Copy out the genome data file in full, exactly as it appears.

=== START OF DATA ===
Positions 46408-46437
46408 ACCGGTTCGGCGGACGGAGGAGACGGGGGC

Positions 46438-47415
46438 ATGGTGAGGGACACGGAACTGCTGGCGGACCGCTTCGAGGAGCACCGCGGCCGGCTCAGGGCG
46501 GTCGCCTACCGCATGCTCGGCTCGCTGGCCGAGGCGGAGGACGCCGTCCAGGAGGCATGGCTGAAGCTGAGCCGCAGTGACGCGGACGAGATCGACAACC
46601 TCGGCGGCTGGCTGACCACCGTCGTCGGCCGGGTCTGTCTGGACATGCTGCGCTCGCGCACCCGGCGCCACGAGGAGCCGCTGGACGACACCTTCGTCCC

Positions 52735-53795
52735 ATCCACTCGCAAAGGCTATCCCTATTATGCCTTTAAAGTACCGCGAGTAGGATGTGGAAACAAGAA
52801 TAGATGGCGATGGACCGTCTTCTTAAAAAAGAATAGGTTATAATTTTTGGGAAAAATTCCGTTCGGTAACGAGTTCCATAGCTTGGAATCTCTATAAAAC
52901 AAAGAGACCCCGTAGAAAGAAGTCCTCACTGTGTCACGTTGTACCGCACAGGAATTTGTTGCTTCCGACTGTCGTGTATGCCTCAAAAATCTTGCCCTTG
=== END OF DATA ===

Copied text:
Positions 46408-46437
46408 ACCGGTTCGGCGGACGGAGGAGACGGGGGC

Positions 46438-47415
46438 ATGGTGAGGGACACGGAACTGCTGGCGGACCGCTTCGAGGAGCACCGCGGCCGGCTCAGGGCG
46501 GTCGCCTACCGCATGCTCGGCTCGCTGGCCGAGGCGGAGGACGCCGTCCAGGAGGCATGGCTGAAGCTGAGCCGCAGTGACGCGGACGAGATCGACAACC
46601 TCGGCGGCTGGCTGACCACCGTCGTCGGCCGGGTCTGTCTGGACATGCTGCGCTCGCGCACCCGGCGCCACGAGGAGCCGCTGGACGACACCTTCGTCCC

Positions 52735-53795
52735 ATCCACTCGCAAAGGCTATCCCTATTATGCCTTTAAAGTACCGCGAGTAGGATGTGGAAACAAGAA
52801 TAGATGGCGATGGACCGTCTTCTTAAAAAAGAATAGGTTATAATTTTTGGGAAAAATTCCGTTCGGTAACGAGTTCCATAGCTTGGAATCTCTATAAAAC
52901 AAAGAGACCCCGTAGAAAGAAGTCCTCACTGTGTCACGTTGTACCGCACAGGAATTTGTTGCTTCCGACTGTCGTGTATGCCTCAAAAATCTTGCCCTTG